In this example, you may start out communicating the value of free time. Then you may end up communicating the value of swiftness, like speed at which potty-training happens. The product or service you're delivering - potty-training - hasn't changed. Children need to be potty-trained, but the value that the parent is getting out of it is very different.
You want to be thinking about how to make sure you're aligning the value of what your customer actually gets out of it with their actual motivations. If you're evaluating this on a regular basis, it's going to make your small business brand that much stronger and much more resilient to market changes.

Determine Your Small Business Brand Positioning

Lastly, you need to be determining where your business sits in the marketplace.
All of this talk about where the customer is, what they're doing and how they're perceiving your value are all very important markers. You need to be aware of these factors on a regular basis.
Your customer needs to be your focus. But you also need to be conscious of the environment you're sitting in. You need to be aware of your competitive surroundings. Where is your brand positioned when it comes to potty-training? Where does this sit in the grand scheme of child rearing? It may change.
You may find that the product or service that you're offering needs to change because the market has moved. Not just because the customer has changed, but because the entire space of child rearing is changing.
The term "potty-training" may not be the term to use anymore. It may be something else. Again, what you do might be exactly the same, but how you're positioning what you do may change. And so you might eliminate certain aspects of your service or product and then rebrand what it is you offer.
You have to be looking out for that opportunity. Because that's really what it is, an opportunity. To be aware of what’s happening in the marketplace so you can have a good idea of what people want, not just what our customers want, but what the entire market looks like.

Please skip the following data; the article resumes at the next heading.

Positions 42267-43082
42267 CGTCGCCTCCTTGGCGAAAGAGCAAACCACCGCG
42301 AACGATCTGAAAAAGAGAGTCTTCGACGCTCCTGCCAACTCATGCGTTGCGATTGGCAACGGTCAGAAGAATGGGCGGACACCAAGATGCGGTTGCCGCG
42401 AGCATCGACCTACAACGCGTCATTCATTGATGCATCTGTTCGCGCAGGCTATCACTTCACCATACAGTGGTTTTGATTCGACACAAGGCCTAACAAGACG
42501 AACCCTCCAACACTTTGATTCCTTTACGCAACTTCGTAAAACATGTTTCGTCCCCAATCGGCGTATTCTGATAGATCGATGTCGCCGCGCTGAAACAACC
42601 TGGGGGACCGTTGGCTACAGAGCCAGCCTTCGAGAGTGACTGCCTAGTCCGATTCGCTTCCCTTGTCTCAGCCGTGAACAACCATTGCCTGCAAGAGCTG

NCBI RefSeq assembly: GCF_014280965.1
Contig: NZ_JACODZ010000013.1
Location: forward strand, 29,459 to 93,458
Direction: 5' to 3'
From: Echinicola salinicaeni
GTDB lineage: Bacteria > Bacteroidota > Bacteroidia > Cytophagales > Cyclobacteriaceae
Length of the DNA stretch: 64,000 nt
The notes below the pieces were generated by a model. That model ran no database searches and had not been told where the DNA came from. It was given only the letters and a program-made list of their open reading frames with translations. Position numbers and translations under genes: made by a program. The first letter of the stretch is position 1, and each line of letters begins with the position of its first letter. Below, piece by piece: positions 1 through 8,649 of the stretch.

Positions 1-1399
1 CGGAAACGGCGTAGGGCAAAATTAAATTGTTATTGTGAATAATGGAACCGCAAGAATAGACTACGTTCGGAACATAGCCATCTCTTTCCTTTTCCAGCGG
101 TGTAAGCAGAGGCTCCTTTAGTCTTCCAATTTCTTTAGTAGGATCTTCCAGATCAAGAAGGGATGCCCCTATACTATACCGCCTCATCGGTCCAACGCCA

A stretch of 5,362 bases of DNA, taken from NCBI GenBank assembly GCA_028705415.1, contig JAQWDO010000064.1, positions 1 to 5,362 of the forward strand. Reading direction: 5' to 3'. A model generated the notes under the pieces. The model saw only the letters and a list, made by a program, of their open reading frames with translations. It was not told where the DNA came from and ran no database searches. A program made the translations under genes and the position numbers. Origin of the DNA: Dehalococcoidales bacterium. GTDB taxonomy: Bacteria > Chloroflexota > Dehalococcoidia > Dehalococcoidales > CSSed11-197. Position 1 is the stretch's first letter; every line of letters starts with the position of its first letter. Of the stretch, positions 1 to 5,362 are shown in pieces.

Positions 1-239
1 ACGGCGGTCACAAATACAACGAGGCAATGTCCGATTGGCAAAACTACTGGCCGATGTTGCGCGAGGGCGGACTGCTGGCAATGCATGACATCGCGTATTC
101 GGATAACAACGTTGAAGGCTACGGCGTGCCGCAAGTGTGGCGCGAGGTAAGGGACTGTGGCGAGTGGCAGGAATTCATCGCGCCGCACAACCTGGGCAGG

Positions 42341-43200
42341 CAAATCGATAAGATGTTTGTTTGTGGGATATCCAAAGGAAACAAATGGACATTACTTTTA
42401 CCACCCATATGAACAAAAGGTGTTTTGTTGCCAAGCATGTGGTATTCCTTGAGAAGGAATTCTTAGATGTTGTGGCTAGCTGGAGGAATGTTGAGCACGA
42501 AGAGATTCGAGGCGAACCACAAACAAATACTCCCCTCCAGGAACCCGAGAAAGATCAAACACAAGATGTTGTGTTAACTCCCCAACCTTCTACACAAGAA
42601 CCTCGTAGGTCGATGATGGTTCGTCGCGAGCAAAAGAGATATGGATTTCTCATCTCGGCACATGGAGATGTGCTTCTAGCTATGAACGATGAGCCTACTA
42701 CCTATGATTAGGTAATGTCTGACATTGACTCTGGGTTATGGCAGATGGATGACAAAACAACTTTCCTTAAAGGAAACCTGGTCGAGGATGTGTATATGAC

Keeping Your Small Business on Brand Will Take Some Time

All of the points I mentioned before are going to take you some time and energy. Once you get to the point of regularly aligning yourself with your customer, adjusting your story with your customer’s story, evaluating your customer's experience with the value that you're offering, and determining where you are in your market, you will always be on brand.
I’ve said this before, it's better to stay ready than it is to have to get ready. If you stay on brand, then you won’t have to do a massive re-branding or make massive adjustments. You should be making incremental changes as your business is growing.
As the small business owner, the person in charge, you're not just the person making the product or providing the service, you're also strategizing and evaluating. You need to make sure that you're running your business the way that your business needs to run in order to be a sustainable brand. By spending some time evaluating and developing these elements your can assure your small business brand will always be on point.
Now that you have thought through these core concepts, I am going to challenge you to take this one step further.
Our Small Business Brand Audit is a great way to help you determine where you are in building your brand and where you need to go. It helps you identify your customer's perspective and position your brand based on your specific competitive evaluations.
It also helps you to align your brand messaging by mapping your customer's motivations and determine where your small business stands on it's path to actually being a brand.
This self guided brand audit is completely free and available to you at the link below. Join the program and complete it on your own schedule. The program consists of six videos as well as a workbook that contains instructional activities to help you transition your small business into a brand.